Writing helps take the spotlight off of the nagging, distracting, endless flow of thoughts that seem to have nowhere to go until they are put out in the open, down on paper. Once there, the mad swirling stops, the boundaries become less blurred, and the picture emerges clearer. When my mind is on overdrive, and my kaleidoscopic emotions fail to stabilize, before I process out loud, I write, in my head. I mentally pen then scratch out then pen again until I find the right word, the right phrase, that adequately captures a thought and reigns it in. The last step of this purging process is to pen it on paper – or on my computer (who uses paper anymore?) I suppose it’s the same concept as writing lists – once on paper, you can move forward with a plan and your energies are more constructively spent.
This morning, my mental energies are spent, in part, because I haven’t taken the time to write and release. I’m realizing I need to write. All the good stuff too, not just the struggles, which is my tendency. (As a college literature major, I incorrectly believed this made me a “true” writer; I fit right in with the likes of Poe, Bronte and Woolf.) Not that writing answers my questions or solves any problems, but the cathartic nature of writing helps to merge the world of ‘what is’ with the world of ‘what can be’ into some form of a blueprint. This blueprint can help me get “unstuck”. It can help me remember the beauty and privilege of living in a foreign country.
We moved to Italy 9 months ago. We’ve experience almost all of the four seasons in beautiful Vicenza (including a snowfall!) and have visited castles and medieval hilltop towns, Florence, Tuscany, Verona and Venice. We’ve eaten more pizza, pasta, and brioches con crema than ever. We have fallen in love with fresh parmigiano reggiano that now goes on practically everything we eat. Wine, really good wine, is cheap. White asparagus is delicious. We live in a downtown roof-top apartment in a 16th century palazzo, a Unesco World Heritage Site, with views and sounds of church bells and accordion street players – and, it is a few cobblestoned streets away from where the actual author of Romeo and Juliet was born!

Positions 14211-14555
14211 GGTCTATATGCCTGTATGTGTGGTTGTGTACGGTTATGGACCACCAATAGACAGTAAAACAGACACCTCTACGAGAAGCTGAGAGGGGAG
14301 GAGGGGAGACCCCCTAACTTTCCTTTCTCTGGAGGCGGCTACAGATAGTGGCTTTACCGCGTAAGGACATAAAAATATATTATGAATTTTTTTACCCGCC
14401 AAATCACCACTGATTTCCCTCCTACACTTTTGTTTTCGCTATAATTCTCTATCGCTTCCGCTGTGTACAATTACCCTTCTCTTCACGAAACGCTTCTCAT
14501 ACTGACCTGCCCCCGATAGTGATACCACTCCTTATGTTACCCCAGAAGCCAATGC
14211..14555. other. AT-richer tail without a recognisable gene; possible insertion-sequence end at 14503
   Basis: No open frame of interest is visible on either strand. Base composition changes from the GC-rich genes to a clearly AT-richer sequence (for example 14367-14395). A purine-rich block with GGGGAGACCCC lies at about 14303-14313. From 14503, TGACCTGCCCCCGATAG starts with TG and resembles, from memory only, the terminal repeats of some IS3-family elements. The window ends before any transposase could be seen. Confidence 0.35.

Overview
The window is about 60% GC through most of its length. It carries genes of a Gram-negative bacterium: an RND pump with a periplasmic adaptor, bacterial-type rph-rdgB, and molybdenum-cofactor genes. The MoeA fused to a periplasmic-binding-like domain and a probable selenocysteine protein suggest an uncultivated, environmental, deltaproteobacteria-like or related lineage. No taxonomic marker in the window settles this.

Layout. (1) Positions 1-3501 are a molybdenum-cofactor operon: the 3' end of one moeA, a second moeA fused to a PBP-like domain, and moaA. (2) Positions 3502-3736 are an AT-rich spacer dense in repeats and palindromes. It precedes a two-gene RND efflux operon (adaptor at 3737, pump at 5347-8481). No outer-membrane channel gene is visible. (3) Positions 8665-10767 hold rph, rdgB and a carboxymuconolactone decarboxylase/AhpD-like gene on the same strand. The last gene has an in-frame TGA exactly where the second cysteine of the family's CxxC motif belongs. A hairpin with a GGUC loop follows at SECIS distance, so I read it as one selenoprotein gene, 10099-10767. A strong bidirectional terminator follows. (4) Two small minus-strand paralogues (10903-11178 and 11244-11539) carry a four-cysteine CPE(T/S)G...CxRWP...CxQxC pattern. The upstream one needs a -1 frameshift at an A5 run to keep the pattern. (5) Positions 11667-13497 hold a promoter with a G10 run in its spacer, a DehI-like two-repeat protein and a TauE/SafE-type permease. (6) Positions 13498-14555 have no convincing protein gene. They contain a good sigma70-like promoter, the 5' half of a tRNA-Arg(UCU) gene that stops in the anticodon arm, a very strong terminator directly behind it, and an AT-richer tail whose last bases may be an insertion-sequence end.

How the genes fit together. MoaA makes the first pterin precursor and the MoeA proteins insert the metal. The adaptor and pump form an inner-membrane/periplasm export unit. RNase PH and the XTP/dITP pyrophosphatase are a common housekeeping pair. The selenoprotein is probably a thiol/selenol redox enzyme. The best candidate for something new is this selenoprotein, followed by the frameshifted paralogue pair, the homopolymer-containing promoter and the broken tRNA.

Cayden and Anya are involved, learning, growing, now fully transitioned out of Italian school into the DOD school. Cayden was selected to go to a soccer training camp in Germany, his first trip away from us, on a plane at that! He grew up a little more on that trip. Anya had her first Italian gymnastics competition, and being the youngest on her team, we were exceedingly proud of our little cartwheeling gymnast! Josh has faced many changes with his new position and while he misses students, he is, of course, excelling at what he is doing. I am really proud of him, and the kids. I, well, I’m still trying to figure it out. I can’t say I am proud of how long it takes me to do so.
One of my friends explained it well when she said, “It comes in waves.” ‘It’ meaning transition. Change. Adaptation.
I think I have acclimated to the new culture until it’s 80 degrees out and none of the Italians are wearing sandals yet because it’s still too early in the season. I have two choices: 1) Wear them anyways and stand out as an obvious American or 2) Adapt to the culture and become one of them. I’ve chosen #2 but I need to shoe shop as a result.
I think I’ve accepted the language barrier until all I want is my salad dressing on the side and I have to engage in theatrical charades to get it. It sounds comical. And I suppose it is – and equally as inconsequential. But not being able to communicate day to day can get very frustrating. Sometimes when I’m looked at with a blank stare, I ask if they speak French instead; I’ve gotten lucky a few times. But once, one particularly testy Italian woman exclaimed in Italian (which I understand quite well, just can’t communicate back), “Why would I speak French? I’m Italian! I live in Italy!” Well…..okay then.
I try really hard to make the most out of not being allowed to continue working and pursuing my passion – I take Italian classes, sip macchiatos at cafes with new friends, and take pictures of the beautiful architecture. But after a few months of what many would call “the dream life,” I have woken up feeling restless and directionless because there is no order or priority in my life right now, outside of my family. I know when moving, this takes time to figure out and discover; everyone says at least a year. 3 more months to go.
The wave has knocked me out this month. I’m tired. I’m not feeling the adventure and romanticism of living overseas, in Italy to boot (no pun intended). I know this feeling is temporary, it will pass, soon, I’m sure. When it does, I will continue to fully embrace the joys that travel, discovery and adventure bring. And growth! We don’t grow until we are stretched. I do believe this qualifies as stretching. And I’m trying my best to accept and welcome this part of this beautiful journey. I was also encouraged by my insightful mother to remember that sometimes, there can be a very strong undertow, and so to discern carefully as to whether I should approach the water to swim, or to navigate a sailboat. Indeed, there is a time for both.
With these thoughts now on paper, I think I’ll go eat another brioche. I feel better already.